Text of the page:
I think we have an example of this situation, because Tomas pointed it out. Ah yes, the top left sub-grid of our “hard” problem:

1389 2 135689
189 159 1589
139 7 4

Notice the ‘6’ in position 2: it is not possible anywhere else in the component and therefore it must go in position 2.

So for testing, we should be able to pull out just that sub-grid component and work with it.

What we need to work with is the collection of possible answers at each position in the component. Let’s try to write a test.

I want to be sure I’m getting the same values as above, so as my first partial test I have done this much:

``````    def test_only_one_possible_position(self):
puzzle = Puzzle.from_list(self.puzzle_list)
sub_grid = Component.sub_grid(puzzle, 0)
print(f'\n{sub_grid.used=}')
available_values = [puzzle.possible_answers(position) for position in sub_grid.positions]
print(f'{available_values=}')
assert False
``````

The first time through, I found that `possible_answers` in Puzzle doesn’t check to see if the cell it’s analyzing is already solved. I changed that and a test broke because it was assuming the old scheme. I changed the test to reflect this new definition, which I think makes more sense.

My print tells me that I am getting the same values that we had in the version Tomas referred to. The elements are:

``````['1', '3', '8', '9'],
['2'],
['1', '3', '5', '6', '8', '9'],
['1', '8', '9'],
['1', '5', '9'],
['1', '5', '8', '9'],
['1', '3', '9'],
['7'],
['4']
``````

We see (again) that the value ‘6’ appears in only one position. Since ‘6’ must go somewhere, it must go there.

We vaguely recall from earlier testing that we want to difference each collection against all the other collections and fi at the end there is just one thing left, stuff it into the puzzle.

I’m thinking that what we really should do is to have a new little object, a PuzzleEdit, consisting of a value and a position. Our techniques should return a PuzzleEdit, which we would apply. Or they can return None, signifying that they have nothing to do. I think that’s going to be better than checking to see if they modified our member variable.

Now we can advance our test. I think I’ll put the solution in the test file until it takes a reasonable form.

``````    def test_only_one_possible_position(self):
puzzle = Puzzle.from_list(self.puzzle_list)
sub_grid = Component.sub_grid(puzzle, 0)
available_values = [puzzle.possible_answers(position) for position in sub_grid.positions]
cell_to_check = 2
values = available_values[2]
for cell in range(9):
if cell != cell_to_check:
values = [value for value in values if value not in available_values[cell]]
assert len(values) == 1
assert values[0] == '6'
``````

Test passes. This code, a bit clunky for creating all those lists, is correct. I feel quite sure about that. We need to check the others and make sure we have an algorithm that will do the right thing, in particular when the cell is already considered “solved”, that is, already contains only one value in the Component.

I’m feeling like the Component should be helping us more here.

And I am discernibly tired and there is important Tour de France to watch. Let’s quickly sum up.

## Summary

So, we did some design thinking. Is that “Big Design Up Front”? No, when we coined that phrase we had in mind taking a few months to design before getting started, not a few minutes. Stand down.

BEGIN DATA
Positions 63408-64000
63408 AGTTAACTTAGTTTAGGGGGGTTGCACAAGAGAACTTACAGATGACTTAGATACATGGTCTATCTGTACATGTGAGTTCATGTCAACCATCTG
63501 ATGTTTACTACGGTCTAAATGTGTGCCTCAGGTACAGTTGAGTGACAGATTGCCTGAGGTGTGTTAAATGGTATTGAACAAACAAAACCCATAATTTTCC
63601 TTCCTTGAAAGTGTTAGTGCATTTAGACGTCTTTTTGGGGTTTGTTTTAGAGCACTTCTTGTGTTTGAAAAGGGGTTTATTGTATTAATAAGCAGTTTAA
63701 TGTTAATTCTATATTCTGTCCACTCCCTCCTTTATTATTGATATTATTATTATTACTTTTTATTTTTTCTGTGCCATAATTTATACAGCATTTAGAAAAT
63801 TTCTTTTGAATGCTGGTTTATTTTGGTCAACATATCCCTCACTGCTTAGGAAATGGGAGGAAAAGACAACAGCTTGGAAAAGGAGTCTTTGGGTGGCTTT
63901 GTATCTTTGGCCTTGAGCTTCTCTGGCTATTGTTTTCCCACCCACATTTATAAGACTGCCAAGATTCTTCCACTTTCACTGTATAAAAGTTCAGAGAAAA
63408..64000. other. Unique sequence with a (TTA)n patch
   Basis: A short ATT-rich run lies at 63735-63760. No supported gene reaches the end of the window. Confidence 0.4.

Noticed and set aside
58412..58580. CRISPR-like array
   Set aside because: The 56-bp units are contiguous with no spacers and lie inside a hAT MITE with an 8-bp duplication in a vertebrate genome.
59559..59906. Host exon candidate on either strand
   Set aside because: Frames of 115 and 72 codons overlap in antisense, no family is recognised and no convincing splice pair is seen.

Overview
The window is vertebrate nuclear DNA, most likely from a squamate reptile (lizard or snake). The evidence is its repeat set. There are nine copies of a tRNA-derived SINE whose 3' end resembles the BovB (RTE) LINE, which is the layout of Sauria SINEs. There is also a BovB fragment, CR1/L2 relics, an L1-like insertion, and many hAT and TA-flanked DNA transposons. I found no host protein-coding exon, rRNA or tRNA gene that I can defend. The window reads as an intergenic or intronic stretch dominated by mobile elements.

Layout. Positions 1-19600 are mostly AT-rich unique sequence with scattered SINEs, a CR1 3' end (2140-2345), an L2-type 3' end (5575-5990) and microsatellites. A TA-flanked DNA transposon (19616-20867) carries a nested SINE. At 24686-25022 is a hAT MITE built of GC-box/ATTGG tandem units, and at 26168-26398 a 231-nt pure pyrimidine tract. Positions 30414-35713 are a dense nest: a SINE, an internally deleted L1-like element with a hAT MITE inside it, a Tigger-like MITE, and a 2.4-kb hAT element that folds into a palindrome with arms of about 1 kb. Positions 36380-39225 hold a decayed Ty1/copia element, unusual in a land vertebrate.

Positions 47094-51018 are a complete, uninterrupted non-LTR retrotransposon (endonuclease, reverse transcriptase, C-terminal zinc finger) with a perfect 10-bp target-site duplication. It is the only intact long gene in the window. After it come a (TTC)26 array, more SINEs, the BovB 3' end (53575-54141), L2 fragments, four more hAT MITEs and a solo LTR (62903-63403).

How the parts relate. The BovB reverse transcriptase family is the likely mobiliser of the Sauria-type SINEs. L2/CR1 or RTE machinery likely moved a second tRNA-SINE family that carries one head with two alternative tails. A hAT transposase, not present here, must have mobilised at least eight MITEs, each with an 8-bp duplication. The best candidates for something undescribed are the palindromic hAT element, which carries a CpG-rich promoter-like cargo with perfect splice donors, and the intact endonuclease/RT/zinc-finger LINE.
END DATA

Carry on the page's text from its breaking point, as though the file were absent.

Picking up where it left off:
Recall that I took a flyer and included the source cell in Component, thinking that it would be useful. And I believe we can see that, now that we have that magical value ‘6’, we want to put it back, not into position 2 in the component, but into whatever cell in the game position 2 refers to. (That happens to be absolute position 2. We may need a better test, but I think we can create one.)

Then I decided to implement my solution first as part of the test file. Why? It would be “easy enough” to posit a method in SudokuTechniques and build what we need there. Often, I’ll do that very thing, programming “by intention” as Beck called it. Why not this time?

I’m not sure. It’s something about confidence, something about complexity. The method in SudokuTechniques will need to consider all positions in whatever component it looks at, and I think it’ll look, at least potentially, at every component in the game. And I wanted to test just one. So the code in the techniques class will contain something like the code in the test, somewhere, but with a lot of other code around it.

I wanted to isolate out this tiny bit, how to test one position. Thinking about that gave us the notion of a “PuzzleEdit” object, which seems it might be a good idea.

So I’m glad that I did it that way. And I think I’m glad that I don’t always do it that way, because sometimes it seems like too small a step (which is probably not even possible). Other times, there is support in the object we’re testing against, and we want to take advantage of that.

So this feeling is possibly suggesting something we suspect anyway: the techniques want to have their own unique support, probably in their own class, rather than to appear as methods in one big class.

We’ll have to wait to see whether that turns out to be the case, but I’d bet quite a lot that it will. We can see right now that if we keep them all in SudokuTechniques the description of the class will be, “well, it does this and then it does that and then …” and that, my friends, is the description of a junk class that needs to be split up.

So, we’ve learned a bit and probably started some thoughts running that will help us with the next phase. For now, it’s break time! See you again soon!